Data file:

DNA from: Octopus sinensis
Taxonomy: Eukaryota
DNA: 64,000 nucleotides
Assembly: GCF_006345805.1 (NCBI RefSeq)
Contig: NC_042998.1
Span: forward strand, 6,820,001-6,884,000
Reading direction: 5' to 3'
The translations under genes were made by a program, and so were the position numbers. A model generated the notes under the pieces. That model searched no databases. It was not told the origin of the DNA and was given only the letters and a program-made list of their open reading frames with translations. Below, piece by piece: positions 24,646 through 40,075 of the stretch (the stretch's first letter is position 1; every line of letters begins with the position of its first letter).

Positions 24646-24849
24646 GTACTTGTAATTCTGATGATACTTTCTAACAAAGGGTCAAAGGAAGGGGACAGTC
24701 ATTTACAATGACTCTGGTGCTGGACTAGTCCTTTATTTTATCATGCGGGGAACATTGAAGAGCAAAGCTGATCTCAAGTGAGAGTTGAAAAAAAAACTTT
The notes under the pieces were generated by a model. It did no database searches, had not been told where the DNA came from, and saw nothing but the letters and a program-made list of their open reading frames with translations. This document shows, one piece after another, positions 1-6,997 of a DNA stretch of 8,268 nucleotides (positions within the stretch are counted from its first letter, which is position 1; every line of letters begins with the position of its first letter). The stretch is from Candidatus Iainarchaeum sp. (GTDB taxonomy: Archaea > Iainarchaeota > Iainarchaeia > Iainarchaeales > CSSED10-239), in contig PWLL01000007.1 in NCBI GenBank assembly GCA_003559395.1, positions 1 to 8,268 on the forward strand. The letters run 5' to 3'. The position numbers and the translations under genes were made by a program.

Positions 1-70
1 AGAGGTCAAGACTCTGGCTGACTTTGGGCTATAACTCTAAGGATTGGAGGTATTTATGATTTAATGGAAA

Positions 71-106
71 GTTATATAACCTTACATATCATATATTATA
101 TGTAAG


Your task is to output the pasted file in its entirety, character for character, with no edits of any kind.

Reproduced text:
DNA from: Octopus sinensis
Taxonomy: Eukaryota
DNA: 64,000 nucleotides
Assembly: GCF_006345805.1 (NCBI RefSeq)
Contig: NC_042998.1
Span: forward strand, 6,820,001-6,884,000
Reading direction: 5' to 3'
The translations under genes were made by a program, and so were the position numbers. A model generated the notes under the pieces. That model searched no databases. It was not told the origin of the DNA and was given only the letters and a program-made list of their open reading frames with translations. Below, piece by piece: positions 24,646 through 40,075 of the stretch (the stretch's first letter is position 1; every line of letters begins with the position of its first letter).

Positions 24646-24849
24646 GTACTTGTAATTCTGATGATACTTTCTAACAAAGGGTCAAAGGAAGGGGACAGTC
24701 ATTTACAATGACTCTGGTGCTGGACTAGTCCTTTATTTTATCATGCGGGGAACATTGAAGAGCAAAGCTGATCTCAAGTGAGAGTTGAAAAAAAAACTTT
The notes under the pieces were generated by a model. It did no database searches, had not been told where the DNA came from, and saw nothing but the letters and a program-made list of their open reading frames with translations. This document shows, one piece after another, positions 1-6,997 of a DNA stretch of 8,268 nucleotides (positions within the stretch are counted from its first letter, which is position 1; every line of letters begins with the position of its first letter). The stretch is from Candidatus Iainarchaeum sp. (GTDB taxonomy: Archaea > Iainarchaeota > Iainarchaeia > Iainarchaeales > CSSED10-239), in contig PWLL01000007.1 in NCBI GenBank assembly GCA_003559395.1, positions 1 to 8,268 on the forward strand. The letters run 5' to 3'. The position numbers and the translations under genes were made by a program.

Positions 1-70
1 AGAGGTCAAGACTCTGGCTGACTTTGGGCTATAACTCTAAGGATTGGAGGTATTTATGATTTAATGGAAA

Positions 71-106
71 GTTATATAACCTTACATATCATATATTATA
101 TGTAAG